LONDON -If Schroders PLC was the U.K. investment industry's problem child last year, Merrill Lynch Investment Management is fast turning into this year's delinquent.
Until the mid-1990s, both firms were dominant players in the U.K. pensions industry, which was characterized by the use of balanced mandates.
But the gradual decline in the popularity of balanced mandates, led by performance problems, has clients at both firms heading for the exits.
U.K.-based consultants say MLIM's difficulties have been exacerbated by integration problems following Merrill Lynch's late 1997 acquisition of Mercury Asset Management and internal frustration over pay and bonus packages.
During the last few weeks, high-level staff departures and the loss of key mandates have rocked the firm.
Sentiment towards Schroders from its U.K. clients, however, appears to be thawing, and consultants view recent senior management changes as long overdue.
Michael Dobson was appointed chief executive in November, replacing David Salisbury, who had agreed to resign two months earlier. Mr. Dobson, widely viewed by pundits as a "safe pair of hands," has appointed a number of renowned senior managers, including Jonathan Asquith as chief financial officer.
While it still might be too soon for Mr. Dobson to have engineered a complete turnaround, performance has improved - particularly in specialist asset classes such as European equities, said a U.K.-based consultant who asked not to be named.
Give me 6 months
Another consultant advising a large chunk of the U.K. market but who refused to be named said the firm's weak point remained its core U.K. and international equity portfolios. He would not say whether his company was recommending the group to clients. But it is likely that clients would want to give the firm at least six more months to see whether the new executive lineup would translate into a sustained improvement, he added.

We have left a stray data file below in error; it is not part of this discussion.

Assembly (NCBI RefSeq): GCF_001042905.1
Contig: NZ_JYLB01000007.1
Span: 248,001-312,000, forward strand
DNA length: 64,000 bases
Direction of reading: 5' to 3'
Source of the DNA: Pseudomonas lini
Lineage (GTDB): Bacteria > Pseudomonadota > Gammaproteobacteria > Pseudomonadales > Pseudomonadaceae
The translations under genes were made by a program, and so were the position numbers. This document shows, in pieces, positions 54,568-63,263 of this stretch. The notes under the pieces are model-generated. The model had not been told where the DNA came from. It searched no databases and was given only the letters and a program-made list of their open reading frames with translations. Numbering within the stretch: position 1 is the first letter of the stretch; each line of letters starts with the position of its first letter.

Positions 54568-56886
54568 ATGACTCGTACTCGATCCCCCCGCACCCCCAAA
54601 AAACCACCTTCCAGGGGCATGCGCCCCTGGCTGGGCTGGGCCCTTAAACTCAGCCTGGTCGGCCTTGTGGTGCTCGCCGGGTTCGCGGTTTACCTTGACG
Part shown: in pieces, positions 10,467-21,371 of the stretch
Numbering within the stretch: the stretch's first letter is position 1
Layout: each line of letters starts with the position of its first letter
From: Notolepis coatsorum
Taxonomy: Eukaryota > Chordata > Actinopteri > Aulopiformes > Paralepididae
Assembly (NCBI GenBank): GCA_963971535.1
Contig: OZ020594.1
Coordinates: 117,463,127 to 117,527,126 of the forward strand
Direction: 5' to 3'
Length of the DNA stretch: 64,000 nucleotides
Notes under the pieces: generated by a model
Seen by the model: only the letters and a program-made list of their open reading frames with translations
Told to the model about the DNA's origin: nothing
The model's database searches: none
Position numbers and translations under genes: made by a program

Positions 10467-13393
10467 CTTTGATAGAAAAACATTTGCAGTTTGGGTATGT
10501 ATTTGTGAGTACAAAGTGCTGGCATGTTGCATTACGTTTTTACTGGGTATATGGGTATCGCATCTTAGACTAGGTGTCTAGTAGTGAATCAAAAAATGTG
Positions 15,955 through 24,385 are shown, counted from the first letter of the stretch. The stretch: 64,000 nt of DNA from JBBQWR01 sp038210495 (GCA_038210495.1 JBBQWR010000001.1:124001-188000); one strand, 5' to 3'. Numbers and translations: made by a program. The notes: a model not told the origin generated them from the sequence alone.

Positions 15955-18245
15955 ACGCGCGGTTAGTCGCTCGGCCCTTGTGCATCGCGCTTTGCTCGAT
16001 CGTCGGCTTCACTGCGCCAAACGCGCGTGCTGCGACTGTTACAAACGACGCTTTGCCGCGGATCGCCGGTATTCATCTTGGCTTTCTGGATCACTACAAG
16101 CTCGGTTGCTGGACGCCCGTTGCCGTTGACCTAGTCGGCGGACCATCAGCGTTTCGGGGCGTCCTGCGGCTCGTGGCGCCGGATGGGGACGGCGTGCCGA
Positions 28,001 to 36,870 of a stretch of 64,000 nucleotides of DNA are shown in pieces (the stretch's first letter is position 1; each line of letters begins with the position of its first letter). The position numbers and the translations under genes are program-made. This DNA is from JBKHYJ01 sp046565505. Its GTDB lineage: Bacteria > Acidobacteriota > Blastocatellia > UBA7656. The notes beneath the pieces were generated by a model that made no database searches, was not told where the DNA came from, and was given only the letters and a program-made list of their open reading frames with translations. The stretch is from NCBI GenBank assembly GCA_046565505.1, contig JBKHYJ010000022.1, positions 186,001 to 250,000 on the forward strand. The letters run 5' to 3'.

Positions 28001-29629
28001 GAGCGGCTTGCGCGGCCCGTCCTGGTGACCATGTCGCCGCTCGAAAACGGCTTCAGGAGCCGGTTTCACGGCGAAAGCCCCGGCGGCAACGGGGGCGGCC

In the United States, the picture is less clear.
Sharon Haugh, chairwoman of Schroder Investment Management North America Inc., New York, left the firm earlier this month. Sources say she was dumped, in part because Schroder's U.S. assets had plummeted; Mr. Dobson would not say why she left.
U.S. assets under management have slipped on the back of market falls from a peak of around $40 billion at the beginning of 2000 to $30 billion at the end of last year.
Mr. Dobson said he was concerned about the loss of U.S. assets but added most fund managers had seen assets decline and Schroders was no different.
Schroders found 2001 a tough year, with global net client losses of L6 billion ($8.8 billion). According to the firm's annual report, however, the bulk of the losses, L5.6 billion, occurred during the first half of the year, with only L400 million lost in the second half.
Mr. Dobson would not give details on client wins and losses so far this year but said fund flows had "improved" during the first quarter.
Despite Schroders' woes, the situation there was "a tea party compared with Merrill Lynch," said the U.K.-based investment consultant.
Big loss possible
If clients of those two firms dump Merrill, the company could lose up to 25% of its roughly L64 billion in U.K. assets under management, said the U.K.-based investment consultant.
The firm's core U.K. equity business is thought to be looking most vulnerable.